It may be true that fate has put some of the wheels in motion for you in terms of your genes, gender, or family history, but you still have the opportunity to take steps to help fight off fate – and give yourself a better daily lifestyle while you are at it – if you take proactive action and start to live a healthier lifestyle.
Improving lifestyle habits
The most obvious things that you can do to reduce your risk of a stroke are those that involve your lifestyle habits. Below we take a look a look at some of these factors in more detail.
A common cause of stroke is a poor diet. This, which normally runs in conjunction with other bad lifestyle habits, is what places many people at a higher risk of a stroke than they should be. The good part about this is that eating more healthily is relatively simple.
Start by cutting out all the bad stuff first. Try and reduce saturated fat in your diet, but don’t confuse this with unsaturated fats, which can, in fact, help you reduce the risk of a stroke.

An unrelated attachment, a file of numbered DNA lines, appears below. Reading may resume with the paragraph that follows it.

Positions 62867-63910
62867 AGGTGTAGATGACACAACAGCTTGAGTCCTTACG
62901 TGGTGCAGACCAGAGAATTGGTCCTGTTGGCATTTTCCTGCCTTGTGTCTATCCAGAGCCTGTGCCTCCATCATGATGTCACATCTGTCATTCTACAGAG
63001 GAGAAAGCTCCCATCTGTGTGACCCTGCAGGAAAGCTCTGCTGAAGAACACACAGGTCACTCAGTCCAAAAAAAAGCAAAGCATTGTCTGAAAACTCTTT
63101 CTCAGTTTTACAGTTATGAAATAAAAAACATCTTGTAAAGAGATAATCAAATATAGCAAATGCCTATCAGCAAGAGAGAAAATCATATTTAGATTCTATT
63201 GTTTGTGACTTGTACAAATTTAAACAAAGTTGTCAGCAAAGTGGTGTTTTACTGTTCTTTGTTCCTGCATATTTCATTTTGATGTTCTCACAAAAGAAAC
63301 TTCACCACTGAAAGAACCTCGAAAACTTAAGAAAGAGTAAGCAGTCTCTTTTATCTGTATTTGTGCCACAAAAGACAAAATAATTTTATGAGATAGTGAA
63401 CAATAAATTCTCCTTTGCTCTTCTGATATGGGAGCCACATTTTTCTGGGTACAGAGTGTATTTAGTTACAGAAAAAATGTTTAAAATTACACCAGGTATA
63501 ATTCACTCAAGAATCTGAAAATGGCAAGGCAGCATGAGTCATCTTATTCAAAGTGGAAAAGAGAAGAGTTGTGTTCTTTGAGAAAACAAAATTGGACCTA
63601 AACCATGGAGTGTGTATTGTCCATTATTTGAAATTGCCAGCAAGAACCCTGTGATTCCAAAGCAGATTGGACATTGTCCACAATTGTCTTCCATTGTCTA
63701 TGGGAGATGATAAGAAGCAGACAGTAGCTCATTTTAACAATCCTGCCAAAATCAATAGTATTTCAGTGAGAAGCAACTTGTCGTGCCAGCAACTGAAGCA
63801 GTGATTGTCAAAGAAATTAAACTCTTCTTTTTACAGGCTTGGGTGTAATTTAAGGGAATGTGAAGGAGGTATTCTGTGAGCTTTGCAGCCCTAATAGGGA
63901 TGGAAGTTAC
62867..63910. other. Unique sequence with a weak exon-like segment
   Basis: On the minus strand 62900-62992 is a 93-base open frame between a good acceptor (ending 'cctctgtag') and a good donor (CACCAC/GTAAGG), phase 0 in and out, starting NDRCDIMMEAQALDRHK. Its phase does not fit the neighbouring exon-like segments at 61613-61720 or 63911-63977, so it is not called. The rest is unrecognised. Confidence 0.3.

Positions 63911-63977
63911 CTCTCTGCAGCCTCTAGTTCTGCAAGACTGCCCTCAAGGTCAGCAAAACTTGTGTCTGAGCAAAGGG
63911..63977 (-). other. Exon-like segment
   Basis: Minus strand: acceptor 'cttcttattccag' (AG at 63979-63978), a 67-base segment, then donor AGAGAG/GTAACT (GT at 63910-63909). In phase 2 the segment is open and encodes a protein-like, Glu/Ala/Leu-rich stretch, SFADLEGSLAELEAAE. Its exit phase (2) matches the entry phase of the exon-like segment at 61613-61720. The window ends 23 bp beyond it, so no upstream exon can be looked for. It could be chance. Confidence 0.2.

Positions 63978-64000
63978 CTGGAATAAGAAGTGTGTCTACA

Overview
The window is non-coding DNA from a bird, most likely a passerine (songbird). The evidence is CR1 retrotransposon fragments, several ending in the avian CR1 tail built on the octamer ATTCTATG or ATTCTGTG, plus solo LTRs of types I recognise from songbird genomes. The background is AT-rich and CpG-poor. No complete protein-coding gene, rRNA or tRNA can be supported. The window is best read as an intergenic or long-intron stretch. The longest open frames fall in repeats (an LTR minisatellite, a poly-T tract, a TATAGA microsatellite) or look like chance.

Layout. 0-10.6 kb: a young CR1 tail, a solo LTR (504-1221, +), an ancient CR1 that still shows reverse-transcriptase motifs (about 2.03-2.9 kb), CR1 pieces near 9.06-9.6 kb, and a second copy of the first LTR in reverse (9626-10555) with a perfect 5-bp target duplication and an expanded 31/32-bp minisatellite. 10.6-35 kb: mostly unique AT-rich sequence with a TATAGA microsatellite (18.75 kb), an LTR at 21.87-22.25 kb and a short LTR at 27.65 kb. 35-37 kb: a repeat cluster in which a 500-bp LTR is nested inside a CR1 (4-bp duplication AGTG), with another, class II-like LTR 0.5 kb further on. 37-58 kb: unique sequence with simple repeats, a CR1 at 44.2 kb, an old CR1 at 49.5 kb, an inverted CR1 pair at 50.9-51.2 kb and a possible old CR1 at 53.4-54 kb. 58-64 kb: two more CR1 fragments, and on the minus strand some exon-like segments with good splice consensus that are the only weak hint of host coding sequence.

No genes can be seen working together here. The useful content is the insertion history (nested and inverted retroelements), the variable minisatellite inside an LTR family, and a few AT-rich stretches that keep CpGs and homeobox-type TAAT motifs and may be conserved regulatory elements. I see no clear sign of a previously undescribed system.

In general, you should eat less sugar and meat while ramping up the fruit and vegetable intake. An increase in fish, beans and fat-free or low-fat dairy should also be on the cards.
As mentioned above, those most likely to raise their chances of having a stroke, are often those who combine a poor diet with a lack of exercise. It is imperative that you add a bit of exercise into your daily routine if you are serious about reducing your chances of having a stroke. There are endless ways that you can incorporate moderate physical activity into your routine without it feeling like a chore.
If you really don’t know where to start when it comes to exercise, discuss it with your doctor. They will be more than happy to offer you some advice on what could be the right kind of exercise for you.